American gold-medal machine Michael Phelps enjoyed the USA-Canada game from the NHL's super-size suite above one of Canada Hockey Place's goal lines. He was happy to watch his college friend and USA defenseman Jack Johnson.
"I went to a game or two at Michigan," Phelps, a billed cap pulled low on his eyebrows, said of the university where former NHL great Red Berenson has built a stellar program. "It's a fun sport to watch. I was out here for the USA-Norway game too. I don't get too many chances to be an Olympic spectator."
Another legendary multiple gold-medal winner, speed skater Bonnie Blair, is happily here in Vancouver watching hockey and, of course, both long- and short-track speed skating.
"I won the world championship in short-track in 1986, but it wasn't an Olympic sport back then, so I stuck with long-track," said Blair, who won five gold medals.
Blair explained she was spending a lot of time at the hockey venue because her 11-year-old son is a peewee and her husband is part of a business group developing a new hockey skate worn, among others, by Evgeni Malkin, the Pittsburgh Penguins star who scored two goals for victorious Russia in the Rivalry Sunday's first game.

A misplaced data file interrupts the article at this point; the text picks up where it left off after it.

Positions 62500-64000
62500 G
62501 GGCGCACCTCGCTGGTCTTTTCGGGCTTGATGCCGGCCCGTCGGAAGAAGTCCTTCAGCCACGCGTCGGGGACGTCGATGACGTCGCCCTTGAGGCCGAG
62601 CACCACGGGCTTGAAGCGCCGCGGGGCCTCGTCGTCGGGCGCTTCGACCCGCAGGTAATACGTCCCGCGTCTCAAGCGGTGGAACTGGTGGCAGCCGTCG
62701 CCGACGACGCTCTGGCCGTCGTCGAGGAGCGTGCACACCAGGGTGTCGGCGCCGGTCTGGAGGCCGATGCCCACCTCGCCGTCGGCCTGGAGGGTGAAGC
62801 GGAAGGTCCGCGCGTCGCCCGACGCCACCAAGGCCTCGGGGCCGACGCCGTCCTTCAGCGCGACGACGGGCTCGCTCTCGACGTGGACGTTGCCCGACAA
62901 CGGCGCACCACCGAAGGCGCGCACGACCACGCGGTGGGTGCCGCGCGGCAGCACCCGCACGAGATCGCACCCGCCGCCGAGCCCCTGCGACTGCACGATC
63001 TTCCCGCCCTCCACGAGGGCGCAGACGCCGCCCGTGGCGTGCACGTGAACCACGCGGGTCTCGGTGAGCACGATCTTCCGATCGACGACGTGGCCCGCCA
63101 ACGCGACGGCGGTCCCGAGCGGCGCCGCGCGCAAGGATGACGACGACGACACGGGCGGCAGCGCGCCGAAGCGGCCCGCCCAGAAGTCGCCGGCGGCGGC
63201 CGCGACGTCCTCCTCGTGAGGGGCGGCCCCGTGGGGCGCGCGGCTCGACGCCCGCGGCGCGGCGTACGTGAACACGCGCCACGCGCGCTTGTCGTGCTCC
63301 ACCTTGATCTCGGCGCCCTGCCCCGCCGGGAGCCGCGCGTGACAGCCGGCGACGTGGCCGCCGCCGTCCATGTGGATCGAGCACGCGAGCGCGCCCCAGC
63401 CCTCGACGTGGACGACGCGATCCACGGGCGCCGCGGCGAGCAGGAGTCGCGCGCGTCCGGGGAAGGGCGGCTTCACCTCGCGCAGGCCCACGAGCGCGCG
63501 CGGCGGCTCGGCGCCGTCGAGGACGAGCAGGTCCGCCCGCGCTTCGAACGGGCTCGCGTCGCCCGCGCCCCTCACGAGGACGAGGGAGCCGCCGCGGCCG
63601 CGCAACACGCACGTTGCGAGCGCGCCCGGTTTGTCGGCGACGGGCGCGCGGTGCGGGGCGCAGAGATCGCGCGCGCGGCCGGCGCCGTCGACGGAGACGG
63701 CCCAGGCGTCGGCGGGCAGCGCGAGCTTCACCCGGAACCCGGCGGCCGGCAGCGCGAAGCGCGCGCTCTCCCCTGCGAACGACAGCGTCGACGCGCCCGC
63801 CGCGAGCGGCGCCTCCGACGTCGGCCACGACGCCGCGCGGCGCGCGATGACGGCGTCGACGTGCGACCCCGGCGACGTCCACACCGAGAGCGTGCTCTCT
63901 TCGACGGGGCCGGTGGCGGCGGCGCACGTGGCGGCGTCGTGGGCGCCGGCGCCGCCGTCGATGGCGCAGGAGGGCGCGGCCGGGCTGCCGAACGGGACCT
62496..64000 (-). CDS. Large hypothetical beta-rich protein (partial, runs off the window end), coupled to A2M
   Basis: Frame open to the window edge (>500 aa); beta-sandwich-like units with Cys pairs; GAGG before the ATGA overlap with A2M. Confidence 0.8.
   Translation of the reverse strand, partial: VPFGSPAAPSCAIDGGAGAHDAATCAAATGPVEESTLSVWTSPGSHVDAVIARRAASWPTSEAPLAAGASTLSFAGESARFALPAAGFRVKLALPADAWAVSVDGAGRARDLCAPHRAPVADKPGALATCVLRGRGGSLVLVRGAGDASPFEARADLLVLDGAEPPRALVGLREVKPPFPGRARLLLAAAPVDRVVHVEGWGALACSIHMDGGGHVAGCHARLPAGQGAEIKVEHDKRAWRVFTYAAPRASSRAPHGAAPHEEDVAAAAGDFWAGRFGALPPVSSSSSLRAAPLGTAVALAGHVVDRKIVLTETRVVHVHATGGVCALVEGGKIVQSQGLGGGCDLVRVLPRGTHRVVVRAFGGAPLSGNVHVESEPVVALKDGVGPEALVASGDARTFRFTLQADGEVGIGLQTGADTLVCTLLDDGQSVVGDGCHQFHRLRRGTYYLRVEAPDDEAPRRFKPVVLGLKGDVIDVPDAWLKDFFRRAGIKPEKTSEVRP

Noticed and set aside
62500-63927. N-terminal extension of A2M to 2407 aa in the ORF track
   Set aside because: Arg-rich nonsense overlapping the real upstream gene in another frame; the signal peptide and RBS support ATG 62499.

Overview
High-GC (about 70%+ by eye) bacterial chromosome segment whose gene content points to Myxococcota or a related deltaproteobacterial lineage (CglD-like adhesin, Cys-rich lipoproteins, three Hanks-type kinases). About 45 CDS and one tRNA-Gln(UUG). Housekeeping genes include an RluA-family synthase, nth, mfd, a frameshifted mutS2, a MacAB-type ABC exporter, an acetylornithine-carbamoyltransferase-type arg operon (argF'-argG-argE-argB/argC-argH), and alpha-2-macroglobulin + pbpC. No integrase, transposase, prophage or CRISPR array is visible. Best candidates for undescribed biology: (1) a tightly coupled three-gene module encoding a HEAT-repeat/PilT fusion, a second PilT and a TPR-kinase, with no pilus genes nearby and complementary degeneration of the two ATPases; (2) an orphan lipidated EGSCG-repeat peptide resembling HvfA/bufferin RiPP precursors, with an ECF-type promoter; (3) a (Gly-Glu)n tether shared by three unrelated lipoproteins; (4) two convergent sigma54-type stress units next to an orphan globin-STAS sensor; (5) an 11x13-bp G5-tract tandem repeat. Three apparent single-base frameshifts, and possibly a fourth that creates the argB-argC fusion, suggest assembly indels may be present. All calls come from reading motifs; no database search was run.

She also has a nephew who played for Colorado College during a NCAA Frozen Four tournament and another who just signed on to play for Boston University.
"The crowds here have been awesome for every game, not just the Canada and U.S. games," said Blair. "The fans have really supported all of the teams."
While both Phelps and Blair were all smiles during a game that broke the Americans' way early and late, Canadian actor Hayden Christensen (the "Star Wars" prequels) was nervous due to the USA 3-2 lead going into the third period.
"Beyond nervous," said Christensen, dressed in a Canada home-white jersey and sporting a black-and-red-trim Team Canada while sitting in Section 117, Row 23. "It's been an amazing game but I don't like the score right now."
Christensen lives in Vancouver and said "it's incredible, such a treat for all of us to have the Olympics in our city." He is a Canucks fan, but also roots for NHLers Raffi Torres (Columbus) and the well-traveled Mike Zigomanis (right now playing for Toronto's top minor-league team).
"I played hockey with both of them growing up," said Christensen. "I dreamed about becoming a pro hockey player, just like most kids [in Canada]. I love the game."
Another Canadian entertainer, comedic actor Seth Rogen was in the NHL suite holding court and, as is the Canadian way, will be fretting about Team Canada until the puck drops next on Tuesday.
"This is stressful, man," said Rogen, clearly not trying to be the funny guy that earned him fan kudos in "Pineapple Express," "Knocked Up" and "The 40-Year-Old Virgin." "We don't get to beat America too often in any sport, so we'll take wherever we can get it."
Just not Sunday night.